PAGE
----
The Hobby Lobby case has exposed a dangerous moral inversion in the minds of too many Americans; the idea that government coercion is liberty and that private voluntary acts are tyranny.
For example, consider a letter from the 7/22/14 New Jersey Star-Ledger. After accusing the Catholic SCOTUS justices of bigotry, Catherine Broer wrote:
[On June 30, 2014], five Catholic men on the U.S. Supreme Court decided, in the Hobby Lobby case, that "sincere religious belief" trumps science when concerning a woman's right to certain forms of birth control.
As long as religious leaders of any stripe have control over the lives of those who must unwillingly submit, there will be suspicion, prejudice and hatred.
The Founding Fathers had it right: Separation of church and state is the only way to peace.
I left these comments:
This issue is not about science. It is about inalienable individual rights. Rights are guarantees to freedom of action in pursuit of values, not an automatic entitlement to values that others must provide. There is no “right to certain forms of birth control,” or any other good or service. There is only the right to pursue them, as in “the pursuit of happiness.”
Separation of Church and State means the government may not impose religion on anyone. It does not forbid individuals from living by their own religious beliefs. So long as one’s actions don’t violate the same rights of others, that is an inalienable right. The whole point of separation of church and state is to protect that right.
Hobby Lobby’s owners acted only in regard to the sphere of their own lives and business. They did not seek to impose their religious beliefs on anyone, and the SCOTUS ruling did not give them that right. Hobby Lobby’s employees are still free to seek abortifacients, just not at Hobby Lobby’s expense. If Hobby Lobby advocates laws banning abortifacients for everyone—which many Catholics do—that would be “religious leaders . . . control over the lives of those who must unwillingly submit” and a violation of church and state. The 5 Supreme Court justices did no such thing, and don’t deserve to be accused of bigotry.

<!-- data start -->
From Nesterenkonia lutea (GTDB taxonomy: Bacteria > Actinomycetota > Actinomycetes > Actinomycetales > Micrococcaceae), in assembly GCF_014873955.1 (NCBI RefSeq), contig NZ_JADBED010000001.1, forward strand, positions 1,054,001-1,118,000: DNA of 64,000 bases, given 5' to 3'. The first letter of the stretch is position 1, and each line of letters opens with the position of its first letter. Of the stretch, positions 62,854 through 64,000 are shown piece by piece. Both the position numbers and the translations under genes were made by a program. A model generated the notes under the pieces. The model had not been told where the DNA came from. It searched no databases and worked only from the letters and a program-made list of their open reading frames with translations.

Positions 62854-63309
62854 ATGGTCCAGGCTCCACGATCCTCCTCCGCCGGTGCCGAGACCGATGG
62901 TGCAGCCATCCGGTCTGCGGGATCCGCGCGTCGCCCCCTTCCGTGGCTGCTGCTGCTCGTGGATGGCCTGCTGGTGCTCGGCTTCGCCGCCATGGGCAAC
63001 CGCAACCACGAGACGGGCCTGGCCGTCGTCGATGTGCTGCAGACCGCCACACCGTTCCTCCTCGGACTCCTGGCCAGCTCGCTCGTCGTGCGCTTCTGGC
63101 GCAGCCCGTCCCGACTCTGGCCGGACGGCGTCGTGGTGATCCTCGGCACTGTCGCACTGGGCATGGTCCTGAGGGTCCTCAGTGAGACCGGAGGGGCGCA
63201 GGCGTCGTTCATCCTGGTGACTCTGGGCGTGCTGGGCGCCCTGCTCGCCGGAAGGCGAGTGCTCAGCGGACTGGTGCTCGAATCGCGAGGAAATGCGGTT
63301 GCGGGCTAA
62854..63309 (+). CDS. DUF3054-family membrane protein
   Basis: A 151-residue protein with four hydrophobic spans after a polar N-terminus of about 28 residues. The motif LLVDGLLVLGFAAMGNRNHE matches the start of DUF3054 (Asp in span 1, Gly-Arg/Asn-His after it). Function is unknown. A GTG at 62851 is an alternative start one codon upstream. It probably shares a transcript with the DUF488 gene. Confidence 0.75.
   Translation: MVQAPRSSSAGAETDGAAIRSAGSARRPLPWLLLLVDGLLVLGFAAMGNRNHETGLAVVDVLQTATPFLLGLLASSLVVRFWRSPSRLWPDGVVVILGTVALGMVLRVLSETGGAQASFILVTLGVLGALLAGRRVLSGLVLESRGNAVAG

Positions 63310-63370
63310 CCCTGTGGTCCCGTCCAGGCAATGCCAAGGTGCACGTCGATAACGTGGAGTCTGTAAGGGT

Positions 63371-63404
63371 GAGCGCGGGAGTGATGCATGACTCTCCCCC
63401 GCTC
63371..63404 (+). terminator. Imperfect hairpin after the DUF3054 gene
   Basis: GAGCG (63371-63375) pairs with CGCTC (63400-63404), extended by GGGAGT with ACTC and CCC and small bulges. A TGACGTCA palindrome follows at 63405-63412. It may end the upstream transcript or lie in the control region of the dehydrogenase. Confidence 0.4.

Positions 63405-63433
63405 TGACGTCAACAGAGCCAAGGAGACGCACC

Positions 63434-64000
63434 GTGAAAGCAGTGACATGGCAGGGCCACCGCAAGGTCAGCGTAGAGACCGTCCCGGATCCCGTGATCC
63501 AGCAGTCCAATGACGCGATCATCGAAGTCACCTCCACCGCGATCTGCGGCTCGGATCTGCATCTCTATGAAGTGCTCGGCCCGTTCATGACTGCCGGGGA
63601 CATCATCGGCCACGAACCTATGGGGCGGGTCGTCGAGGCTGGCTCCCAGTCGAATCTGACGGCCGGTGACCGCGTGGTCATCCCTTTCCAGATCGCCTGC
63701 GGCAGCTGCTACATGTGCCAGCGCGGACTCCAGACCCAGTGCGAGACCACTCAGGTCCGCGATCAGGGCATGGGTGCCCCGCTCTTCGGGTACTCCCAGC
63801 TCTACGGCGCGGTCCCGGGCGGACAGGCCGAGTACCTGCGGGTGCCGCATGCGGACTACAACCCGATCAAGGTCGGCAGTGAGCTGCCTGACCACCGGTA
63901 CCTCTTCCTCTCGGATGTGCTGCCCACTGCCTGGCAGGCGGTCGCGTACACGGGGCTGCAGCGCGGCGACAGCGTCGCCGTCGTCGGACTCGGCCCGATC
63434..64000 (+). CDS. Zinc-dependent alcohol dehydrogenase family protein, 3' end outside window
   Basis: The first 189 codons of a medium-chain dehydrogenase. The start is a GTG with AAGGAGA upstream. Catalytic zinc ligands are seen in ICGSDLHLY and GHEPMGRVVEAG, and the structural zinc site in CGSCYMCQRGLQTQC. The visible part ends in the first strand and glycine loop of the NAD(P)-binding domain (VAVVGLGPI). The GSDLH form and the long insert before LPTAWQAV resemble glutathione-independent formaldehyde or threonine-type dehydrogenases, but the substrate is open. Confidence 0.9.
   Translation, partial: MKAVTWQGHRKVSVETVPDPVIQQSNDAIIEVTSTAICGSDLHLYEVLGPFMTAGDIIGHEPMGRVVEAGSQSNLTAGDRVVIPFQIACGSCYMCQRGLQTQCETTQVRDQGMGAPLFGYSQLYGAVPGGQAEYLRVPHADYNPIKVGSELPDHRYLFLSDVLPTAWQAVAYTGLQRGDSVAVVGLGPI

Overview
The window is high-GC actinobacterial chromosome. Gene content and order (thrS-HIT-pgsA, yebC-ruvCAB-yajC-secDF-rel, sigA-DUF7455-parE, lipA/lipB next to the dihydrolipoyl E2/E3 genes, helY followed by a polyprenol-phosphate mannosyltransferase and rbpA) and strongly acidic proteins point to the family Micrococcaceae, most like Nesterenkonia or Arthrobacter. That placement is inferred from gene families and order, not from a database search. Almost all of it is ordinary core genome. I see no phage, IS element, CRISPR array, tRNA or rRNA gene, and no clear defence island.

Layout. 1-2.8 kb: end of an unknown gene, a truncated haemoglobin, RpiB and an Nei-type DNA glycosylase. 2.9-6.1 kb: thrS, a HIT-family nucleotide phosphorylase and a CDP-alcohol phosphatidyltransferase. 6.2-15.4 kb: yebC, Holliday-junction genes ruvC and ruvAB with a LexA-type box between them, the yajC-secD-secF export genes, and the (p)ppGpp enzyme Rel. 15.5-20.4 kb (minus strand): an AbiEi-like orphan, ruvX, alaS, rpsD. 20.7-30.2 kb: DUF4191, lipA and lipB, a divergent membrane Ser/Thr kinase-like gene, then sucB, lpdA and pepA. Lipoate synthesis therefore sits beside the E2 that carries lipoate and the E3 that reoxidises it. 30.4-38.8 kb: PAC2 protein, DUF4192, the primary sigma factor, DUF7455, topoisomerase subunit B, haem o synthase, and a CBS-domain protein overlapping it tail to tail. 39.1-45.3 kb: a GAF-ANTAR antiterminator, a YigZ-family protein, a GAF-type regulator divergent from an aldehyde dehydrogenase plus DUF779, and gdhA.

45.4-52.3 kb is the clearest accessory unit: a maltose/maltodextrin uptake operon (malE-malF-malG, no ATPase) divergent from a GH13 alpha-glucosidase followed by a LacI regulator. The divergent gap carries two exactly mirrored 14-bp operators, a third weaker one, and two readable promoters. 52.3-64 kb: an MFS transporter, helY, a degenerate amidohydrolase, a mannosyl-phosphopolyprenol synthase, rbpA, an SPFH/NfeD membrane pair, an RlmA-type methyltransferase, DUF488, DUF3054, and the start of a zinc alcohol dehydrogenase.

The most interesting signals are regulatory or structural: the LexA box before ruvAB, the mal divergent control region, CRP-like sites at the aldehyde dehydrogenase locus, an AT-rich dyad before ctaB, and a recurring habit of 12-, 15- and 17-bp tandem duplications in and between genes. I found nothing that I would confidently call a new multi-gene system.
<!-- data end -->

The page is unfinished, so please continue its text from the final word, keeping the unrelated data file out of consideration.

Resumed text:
SCOTUS defended individual rights, but didn’t go far enough. We should recognize everyone’s right to act on his judgement in regard to health insurance. We need to expand the separation of church and state to its full, logical, moral extension—separation of conscience and state. Rather than carve out special exemptions to the contraception mandate only for evangelical Christians with “sincere religious beliefs,” we should eliminate all benefit mandates so everyone can act on his sincere beliefs, religious or non-religious. We should be concerned with political leaders’ control over our lives. What right do government officials have to dictate the content of our health insurance? The law should protect the right to freedom of conscience (judgment), and apply equally to people of faith and people of reason.
Note what’s in play here; the idea of economic rights, which are incompatible with, undermine, and destroy political rights. An “economic right” is a “right” to goods or services that others must be forced to provide. A “political right” is a right to freedom of action in pursuit of one’s values.
This letter is a good example. The alleged economic “right”—“a woman's right to certain forms of birth control”—necessitates the violation of the political right of Hobby Lobby’s owners to their religious freedom.
Ayn Rand once observed, “While people are clamoring about “economic rights,” the concept of political rights is vanishing.” Until and unless Americans understand that rights are strictly political, liberty will continue to erode and government tyranny to grow, the Hobby Lobby ruling notwithstanding.
Ayn Rand on Man’s Rights and The Nature of Government